Down South Lure
Michael Bosse, the owner of Down South Lures, hashtags “swims on the fall” on all of his social media posts and after watching this bait in slow motion, it clearly #swimsonthefall. Not only that, it has a great descent rate, medium profile and superb action. Needless to say I can see why it’s littering the Speckled Truth Dirty 30 Citation List.
The biggest thing that stood out to me with the KWiggler was how it fell through the water column. Twitched like all the other baits on the list, not once did it fall in the same predictable manner. Instead, it sometimes fell nose first, tail first and even glided side to side. To me, it’s clearly not a deepwater bait, especially with the slowest descent time. Having said that, if your fishing shallow flats looking for an unpredictable horizontal descent, the KWiggler BTS will provide that capability.
Gambler Flap’N Shad
A freshwater bait in most saltwater anglers wade boxes its clear to see why this bait produces. The bait has great action both on the rise and the fall, but it’s distinctly better on the rise. The tail sweeps so much while it ascends, but on impact with the bottom, the pliability offers continued action. It also fell in a predictable manner and had a pretty solid sink rate despite being a 6” soft plastic.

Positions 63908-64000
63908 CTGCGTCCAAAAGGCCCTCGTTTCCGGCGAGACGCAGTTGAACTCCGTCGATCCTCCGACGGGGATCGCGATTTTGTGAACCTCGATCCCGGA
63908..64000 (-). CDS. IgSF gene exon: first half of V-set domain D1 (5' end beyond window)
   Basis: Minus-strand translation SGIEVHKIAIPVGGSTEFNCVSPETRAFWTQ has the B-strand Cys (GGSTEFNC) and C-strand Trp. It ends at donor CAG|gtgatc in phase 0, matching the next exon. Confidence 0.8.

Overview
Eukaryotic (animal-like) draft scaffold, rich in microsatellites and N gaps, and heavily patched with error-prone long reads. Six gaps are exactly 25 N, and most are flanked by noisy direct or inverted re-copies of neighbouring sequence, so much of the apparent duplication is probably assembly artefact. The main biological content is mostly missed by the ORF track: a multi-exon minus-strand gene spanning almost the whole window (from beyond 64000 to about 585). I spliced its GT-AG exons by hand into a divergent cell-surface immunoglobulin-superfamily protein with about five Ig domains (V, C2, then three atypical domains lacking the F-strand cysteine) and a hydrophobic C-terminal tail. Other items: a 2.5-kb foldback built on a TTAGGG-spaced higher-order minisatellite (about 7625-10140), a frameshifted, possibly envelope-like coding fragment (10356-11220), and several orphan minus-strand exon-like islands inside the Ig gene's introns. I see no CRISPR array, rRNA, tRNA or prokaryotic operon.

Cajun Lure T-John
One thing that stood out to me with the T-John was how much action it had while the bait was being twitched. For such a short, stout bait, the plastic is still pretty pliable and affords not only the desired darting action but secondary action as well.
Capt Lane’s Ghost Minnow
Besides being the fastest on the sink rate chart. It also topped the descent profile by having the least action. Not to say that’s a bad thing, it’s just something to consider while working this bait. Don’t expect secondary action, instead work it with intent to get a reaction strike from deepwater trout.